Preoccupied Karnataka CM Leaves Tourism in The Lurch

4 April 2012
 
Bangalore, Suparna Goswami Bhattacharya:
 
This senior government official’s chamber is tell-tale. The man is in his 40s and bored out of his wits. Yet, he perks up when asked about the state of tourism affairs in Karnataka. His spirits lift up because he gets a chance to step out of his ennui.
 
The man in question has a story to tell, “My seniors have always perceived me as someone who is too lazy to do anything, which is why they placed me high up in the tourism department.” The official is bored primarily because of the callous and step-motherly treatment being meted out by the government to the department.
The official is glad that someone has finally approached him to talk about the plight of tourism in the state. He says that most of his ideas to promote tourism have been shot down by the state government because of budgetary constraints.
 
Chief minister DV Sadananda Gowda had taken up the tourism portfolio himself after the arrest of the earlier incumbent G Janardhana Reddy following his involvement in the mining scam.
 
However, how much time Gowda is able to devote towards the sector is anybody’s guess. “It is futile to expect the chief minister to devote sufficient time to tourism. He has enough on his plate already. The state’s attitude needs to be changed. We can’t hope to be the No.1 tourist destination in the country if there is no full-time tourism minister taking care of the sector,” said an expert on conditions of anonymity.
 
Currently, Karnataka ranks No.5 among the country’s hot spots. Besides promoting Mysore and Hampi, the state government hasn’t done much to increase tourism revenue.
 
This year, the government has allocated `247 crores for the tourism sector, a mere `2-crore increase over last year. “The scenario has changed only with respect to the distant past. Ten years back, the sum was less than `20 crores,” said K Shiva Shanmugham, senior vice-president, Federation of Karnataka Chambers of Commerce and Industry (FKCCI).
 
There has been some progress. “However, more needs to be done to create awareness. The sector has massive employment generation capacity and hence it should be made a priority sector. For instance, just one hotel room can generate around 78 jobs,” he said.
 
Critics point out that tourism often fails to go beyond “improving infrastructure.”
 
As a result, time and again funds are allocated primarily for improving / building roads. Although the importance of infrastructure is not being undermined, the fact that tourism is more than just building or improving roads needs to be understood by our leaders, experts argue. Of the `247 crores allocated for the sector, `100 crores has been earmarked towards developing infrastructure, besides `50 crores for the development of roads relevant for tourism activities.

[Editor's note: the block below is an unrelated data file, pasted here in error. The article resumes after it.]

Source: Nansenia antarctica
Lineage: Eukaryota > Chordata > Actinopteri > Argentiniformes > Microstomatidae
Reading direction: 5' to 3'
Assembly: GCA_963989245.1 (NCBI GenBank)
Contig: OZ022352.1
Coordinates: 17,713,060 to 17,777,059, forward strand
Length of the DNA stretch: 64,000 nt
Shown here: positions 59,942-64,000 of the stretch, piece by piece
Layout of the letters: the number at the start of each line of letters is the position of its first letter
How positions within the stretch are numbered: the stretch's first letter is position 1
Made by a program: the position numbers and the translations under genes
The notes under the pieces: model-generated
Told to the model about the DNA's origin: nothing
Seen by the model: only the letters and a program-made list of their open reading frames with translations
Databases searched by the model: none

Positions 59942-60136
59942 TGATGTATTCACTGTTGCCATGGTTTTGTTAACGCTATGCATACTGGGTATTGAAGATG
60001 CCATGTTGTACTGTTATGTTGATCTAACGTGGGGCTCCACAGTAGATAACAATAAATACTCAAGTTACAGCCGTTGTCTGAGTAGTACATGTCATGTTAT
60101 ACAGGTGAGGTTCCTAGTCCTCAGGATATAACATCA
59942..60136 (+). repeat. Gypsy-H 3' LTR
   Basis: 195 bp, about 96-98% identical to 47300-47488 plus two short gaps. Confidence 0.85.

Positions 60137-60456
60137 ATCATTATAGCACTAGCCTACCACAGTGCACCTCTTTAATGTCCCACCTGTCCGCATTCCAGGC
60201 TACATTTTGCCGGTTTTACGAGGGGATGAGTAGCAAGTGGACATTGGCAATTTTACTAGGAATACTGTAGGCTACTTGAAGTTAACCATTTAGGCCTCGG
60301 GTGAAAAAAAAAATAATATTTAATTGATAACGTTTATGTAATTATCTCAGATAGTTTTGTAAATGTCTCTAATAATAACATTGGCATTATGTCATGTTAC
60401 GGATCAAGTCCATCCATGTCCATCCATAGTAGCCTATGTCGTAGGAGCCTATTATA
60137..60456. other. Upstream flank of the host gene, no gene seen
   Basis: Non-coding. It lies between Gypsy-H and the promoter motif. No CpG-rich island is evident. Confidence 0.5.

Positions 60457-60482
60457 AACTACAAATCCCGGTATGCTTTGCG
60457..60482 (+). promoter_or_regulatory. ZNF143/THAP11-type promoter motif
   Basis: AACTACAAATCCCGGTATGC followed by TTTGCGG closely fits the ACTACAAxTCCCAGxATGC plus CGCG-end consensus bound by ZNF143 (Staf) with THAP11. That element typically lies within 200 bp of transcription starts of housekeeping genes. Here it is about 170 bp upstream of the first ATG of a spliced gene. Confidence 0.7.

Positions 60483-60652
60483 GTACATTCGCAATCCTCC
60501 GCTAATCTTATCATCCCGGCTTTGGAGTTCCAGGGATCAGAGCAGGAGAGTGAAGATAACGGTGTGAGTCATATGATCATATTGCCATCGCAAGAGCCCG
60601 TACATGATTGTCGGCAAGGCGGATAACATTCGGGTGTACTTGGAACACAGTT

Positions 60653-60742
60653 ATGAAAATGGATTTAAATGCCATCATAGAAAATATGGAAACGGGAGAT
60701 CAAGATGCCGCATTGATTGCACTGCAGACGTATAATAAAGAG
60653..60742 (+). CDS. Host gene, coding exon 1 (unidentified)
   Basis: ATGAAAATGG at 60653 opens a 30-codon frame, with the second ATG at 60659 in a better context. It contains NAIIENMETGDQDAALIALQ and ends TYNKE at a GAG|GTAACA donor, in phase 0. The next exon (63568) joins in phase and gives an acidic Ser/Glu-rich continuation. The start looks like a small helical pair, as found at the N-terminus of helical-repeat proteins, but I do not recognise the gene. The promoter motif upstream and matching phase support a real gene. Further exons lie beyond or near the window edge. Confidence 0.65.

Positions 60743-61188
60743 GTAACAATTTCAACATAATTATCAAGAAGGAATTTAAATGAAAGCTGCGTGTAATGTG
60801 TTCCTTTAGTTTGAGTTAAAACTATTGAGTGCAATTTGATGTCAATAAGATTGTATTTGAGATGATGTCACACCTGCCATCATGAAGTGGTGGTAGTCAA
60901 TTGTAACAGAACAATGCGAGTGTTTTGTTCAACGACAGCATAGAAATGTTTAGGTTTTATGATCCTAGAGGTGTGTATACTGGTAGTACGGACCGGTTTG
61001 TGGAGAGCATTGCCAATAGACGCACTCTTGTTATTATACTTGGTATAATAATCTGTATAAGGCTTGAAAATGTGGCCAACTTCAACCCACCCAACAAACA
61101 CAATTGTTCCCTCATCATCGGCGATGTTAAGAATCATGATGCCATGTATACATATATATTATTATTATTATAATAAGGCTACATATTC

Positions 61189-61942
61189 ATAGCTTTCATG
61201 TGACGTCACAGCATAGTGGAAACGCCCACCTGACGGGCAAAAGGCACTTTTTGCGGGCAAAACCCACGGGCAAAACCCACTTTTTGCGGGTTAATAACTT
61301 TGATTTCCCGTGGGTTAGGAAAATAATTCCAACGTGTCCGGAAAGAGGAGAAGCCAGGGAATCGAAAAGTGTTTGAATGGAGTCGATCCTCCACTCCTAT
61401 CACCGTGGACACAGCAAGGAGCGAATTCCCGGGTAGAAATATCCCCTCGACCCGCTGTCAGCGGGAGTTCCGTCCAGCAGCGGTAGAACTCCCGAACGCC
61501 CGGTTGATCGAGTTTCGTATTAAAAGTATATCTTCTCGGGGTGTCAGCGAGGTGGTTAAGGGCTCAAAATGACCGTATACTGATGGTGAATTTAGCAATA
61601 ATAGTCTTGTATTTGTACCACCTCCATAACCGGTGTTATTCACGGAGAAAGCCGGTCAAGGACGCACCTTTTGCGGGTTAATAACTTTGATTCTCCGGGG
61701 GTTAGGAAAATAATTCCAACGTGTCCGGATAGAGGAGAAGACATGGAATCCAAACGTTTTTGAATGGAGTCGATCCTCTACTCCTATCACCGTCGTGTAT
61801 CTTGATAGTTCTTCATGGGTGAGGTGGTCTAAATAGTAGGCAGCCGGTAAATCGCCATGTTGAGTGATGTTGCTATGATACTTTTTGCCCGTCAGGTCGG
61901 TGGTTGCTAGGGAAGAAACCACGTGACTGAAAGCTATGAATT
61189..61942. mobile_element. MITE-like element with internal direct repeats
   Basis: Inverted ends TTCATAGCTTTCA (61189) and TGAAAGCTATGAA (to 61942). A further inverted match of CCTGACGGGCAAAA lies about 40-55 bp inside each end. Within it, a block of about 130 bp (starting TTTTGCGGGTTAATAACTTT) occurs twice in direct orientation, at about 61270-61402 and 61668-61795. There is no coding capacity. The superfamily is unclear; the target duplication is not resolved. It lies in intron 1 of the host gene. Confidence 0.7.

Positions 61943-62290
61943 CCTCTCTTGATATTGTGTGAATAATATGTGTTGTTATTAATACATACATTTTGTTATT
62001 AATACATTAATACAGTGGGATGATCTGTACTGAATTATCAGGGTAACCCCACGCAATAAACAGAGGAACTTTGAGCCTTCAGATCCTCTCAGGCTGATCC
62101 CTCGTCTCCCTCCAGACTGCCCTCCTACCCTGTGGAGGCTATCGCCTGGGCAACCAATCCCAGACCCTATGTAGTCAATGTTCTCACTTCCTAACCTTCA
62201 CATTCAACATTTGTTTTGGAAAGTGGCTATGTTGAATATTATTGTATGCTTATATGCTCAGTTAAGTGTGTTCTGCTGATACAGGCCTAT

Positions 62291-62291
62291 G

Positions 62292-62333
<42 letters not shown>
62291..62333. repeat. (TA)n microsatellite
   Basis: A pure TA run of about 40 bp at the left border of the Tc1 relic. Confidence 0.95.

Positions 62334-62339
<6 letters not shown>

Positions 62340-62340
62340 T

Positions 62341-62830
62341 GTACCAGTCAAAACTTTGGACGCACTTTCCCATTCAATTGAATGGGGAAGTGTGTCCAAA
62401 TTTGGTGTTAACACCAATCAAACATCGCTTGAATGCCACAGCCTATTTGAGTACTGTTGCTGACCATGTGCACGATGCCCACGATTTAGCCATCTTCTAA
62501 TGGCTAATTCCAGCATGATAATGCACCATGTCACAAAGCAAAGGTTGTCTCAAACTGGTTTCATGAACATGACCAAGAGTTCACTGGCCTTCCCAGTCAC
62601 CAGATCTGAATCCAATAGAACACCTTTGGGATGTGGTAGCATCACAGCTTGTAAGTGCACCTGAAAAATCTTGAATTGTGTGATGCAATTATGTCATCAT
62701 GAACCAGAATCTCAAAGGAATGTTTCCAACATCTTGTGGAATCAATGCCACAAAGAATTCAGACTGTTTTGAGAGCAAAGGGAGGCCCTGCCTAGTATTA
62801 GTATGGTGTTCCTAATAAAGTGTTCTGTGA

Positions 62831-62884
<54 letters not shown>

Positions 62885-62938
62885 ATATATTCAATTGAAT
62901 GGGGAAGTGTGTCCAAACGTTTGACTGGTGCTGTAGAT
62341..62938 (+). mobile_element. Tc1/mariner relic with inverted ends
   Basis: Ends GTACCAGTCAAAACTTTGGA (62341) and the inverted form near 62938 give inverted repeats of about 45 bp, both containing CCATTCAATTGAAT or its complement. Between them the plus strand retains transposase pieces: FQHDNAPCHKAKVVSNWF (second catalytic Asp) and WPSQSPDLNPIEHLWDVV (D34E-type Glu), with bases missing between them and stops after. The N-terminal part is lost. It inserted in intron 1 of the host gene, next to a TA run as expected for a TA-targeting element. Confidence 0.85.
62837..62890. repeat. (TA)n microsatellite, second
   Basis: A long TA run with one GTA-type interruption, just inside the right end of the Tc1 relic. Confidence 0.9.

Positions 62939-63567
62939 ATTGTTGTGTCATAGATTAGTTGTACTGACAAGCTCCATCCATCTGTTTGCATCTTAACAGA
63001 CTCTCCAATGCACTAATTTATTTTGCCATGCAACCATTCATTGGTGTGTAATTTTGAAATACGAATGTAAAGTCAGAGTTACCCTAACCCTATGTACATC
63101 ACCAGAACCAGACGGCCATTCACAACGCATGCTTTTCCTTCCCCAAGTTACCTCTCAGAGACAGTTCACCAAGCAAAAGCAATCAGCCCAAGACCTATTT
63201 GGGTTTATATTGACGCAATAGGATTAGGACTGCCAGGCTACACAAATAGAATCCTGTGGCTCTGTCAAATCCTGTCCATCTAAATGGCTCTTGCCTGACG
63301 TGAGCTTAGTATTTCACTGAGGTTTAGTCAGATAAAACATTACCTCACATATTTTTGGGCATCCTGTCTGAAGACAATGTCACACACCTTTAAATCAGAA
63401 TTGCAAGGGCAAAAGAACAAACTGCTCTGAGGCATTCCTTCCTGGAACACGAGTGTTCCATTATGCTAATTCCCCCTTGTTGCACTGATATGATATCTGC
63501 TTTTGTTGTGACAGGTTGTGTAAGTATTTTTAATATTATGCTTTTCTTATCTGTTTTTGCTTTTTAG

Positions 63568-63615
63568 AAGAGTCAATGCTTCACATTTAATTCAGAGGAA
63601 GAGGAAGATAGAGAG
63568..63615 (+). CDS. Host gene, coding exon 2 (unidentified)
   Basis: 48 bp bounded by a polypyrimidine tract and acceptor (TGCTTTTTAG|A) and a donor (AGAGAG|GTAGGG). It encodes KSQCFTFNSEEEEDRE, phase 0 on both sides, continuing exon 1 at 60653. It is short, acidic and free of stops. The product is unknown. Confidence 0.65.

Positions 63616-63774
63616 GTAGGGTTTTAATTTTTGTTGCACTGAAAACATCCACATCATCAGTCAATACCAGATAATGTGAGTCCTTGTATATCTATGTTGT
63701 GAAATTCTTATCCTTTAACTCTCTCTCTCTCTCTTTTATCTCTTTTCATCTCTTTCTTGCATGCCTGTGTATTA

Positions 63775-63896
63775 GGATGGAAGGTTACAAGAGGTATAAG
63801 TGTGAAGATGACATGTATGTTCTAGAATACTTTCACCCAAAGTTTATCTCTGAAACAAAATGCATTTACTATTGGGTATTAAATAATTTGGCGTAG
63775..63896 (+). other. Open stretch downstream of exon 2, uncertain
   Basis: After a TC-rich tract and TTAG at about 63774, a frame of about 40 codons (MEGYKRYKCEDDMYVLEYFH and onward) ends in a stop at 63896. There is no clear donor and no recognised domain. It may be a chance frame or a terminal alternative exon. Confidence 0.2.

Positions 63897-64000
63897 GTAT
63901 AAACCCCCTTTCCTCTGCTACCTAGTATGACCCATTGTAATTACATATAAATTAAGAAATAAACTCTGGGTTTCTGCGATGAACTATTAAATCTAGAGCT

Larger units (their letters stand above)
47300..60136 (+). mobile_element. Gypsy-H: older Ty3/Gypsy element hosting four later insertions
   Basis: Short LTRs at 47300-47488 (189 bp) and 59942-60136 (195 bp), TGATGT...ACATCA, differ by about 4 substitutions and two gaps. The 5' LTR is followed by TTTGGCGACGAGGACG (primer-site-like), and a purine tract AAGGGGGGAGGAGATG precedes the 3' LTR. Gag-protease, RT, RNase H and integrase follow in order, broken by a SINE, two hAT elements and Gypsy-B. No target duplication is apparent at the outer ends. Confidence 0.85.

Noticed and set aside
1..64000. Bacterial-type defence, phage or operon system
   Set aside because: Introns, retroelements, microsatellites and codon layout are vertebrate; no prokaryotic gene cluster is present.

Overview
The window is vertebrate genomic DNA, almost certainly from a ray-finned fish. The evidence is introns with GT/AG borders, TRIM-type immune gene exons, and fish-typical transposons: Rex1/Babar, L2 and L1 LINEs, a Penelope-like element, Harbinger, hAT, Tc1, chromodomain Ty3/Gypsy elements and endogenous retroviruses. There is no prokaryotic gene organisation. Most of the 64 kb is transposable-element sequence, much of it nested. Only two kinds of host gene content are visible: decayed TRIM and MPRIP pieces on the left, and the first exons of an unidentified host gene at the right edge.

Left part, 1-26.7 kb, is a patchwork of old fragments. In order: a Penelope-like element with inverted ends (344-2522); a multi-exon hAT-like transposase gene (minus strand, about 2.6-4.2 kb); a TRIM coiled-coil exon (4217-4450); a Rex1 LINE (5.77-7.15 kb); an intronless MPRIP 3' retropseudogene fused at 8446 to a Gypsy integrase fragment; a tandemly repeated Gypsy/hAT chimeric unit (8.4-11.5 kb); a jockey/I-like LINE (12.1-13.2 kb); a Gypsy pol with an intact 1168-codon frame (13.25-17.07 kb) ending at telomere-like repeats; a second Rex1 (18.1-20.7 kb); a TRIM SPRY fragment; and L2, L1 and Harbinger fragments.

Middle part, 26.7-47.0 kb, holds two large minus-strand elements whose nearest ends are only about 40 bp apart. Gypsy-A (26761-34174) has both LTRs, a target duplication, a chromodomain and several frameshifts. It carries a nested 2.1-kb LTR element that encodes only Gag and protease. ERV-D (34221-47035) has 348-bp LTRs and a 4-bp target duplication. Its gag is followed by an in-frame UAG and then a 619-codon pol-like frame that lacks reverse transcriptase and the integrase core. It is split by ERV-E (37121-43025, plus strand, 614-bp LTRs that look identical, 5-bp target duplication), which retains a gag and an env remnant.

Raghunandan Hegde, a researcher at research and advocacy organisation Equations, however, offers a different take. “Tourism is an interdisciplinary, cross-sectoral, complex and a sensitive subject. As a starting point, this needs to be acknowledged, respected and taken into account while planning and implementing tourism projects. It is unfortunate and disturbing that the department views itself as a promotion agency, and often absolves itself from the monitoring and regulatory role, that it should be playing more forcefully.”
 
A lot depends on the mindset and attitude. For instance, despite being the IT capital of the country, the state till date has done little to promote tourism online or through any other mode for that matter. While an ordinary citizen can easily recall ‘God’s own country’ (the campaign for Kerala) or Amitabh Bachchan campaigning Khushboo Gujarat Ki, nobody ever talks about Karnataka. The state now needs to think beyond infrastructure.
 
“Once we have the infrastructure in place, we should go all out in terms of marketing Karnataka as a world-class tourist destination. Our state’s potential is second to none. It’s just the right marketing and brand awareness that will get us going,” said Vineet Verma, chairman, expert committee on tourism, Bangalore Chamber of Industry and Commerce (BCIC).
 
“I feel Karnataka needs to market itself well. This is one state which has coastal region, hill stations, temples and historical sites. The first step is to have a full-time tourism minister in place,” Shanmugham remarked.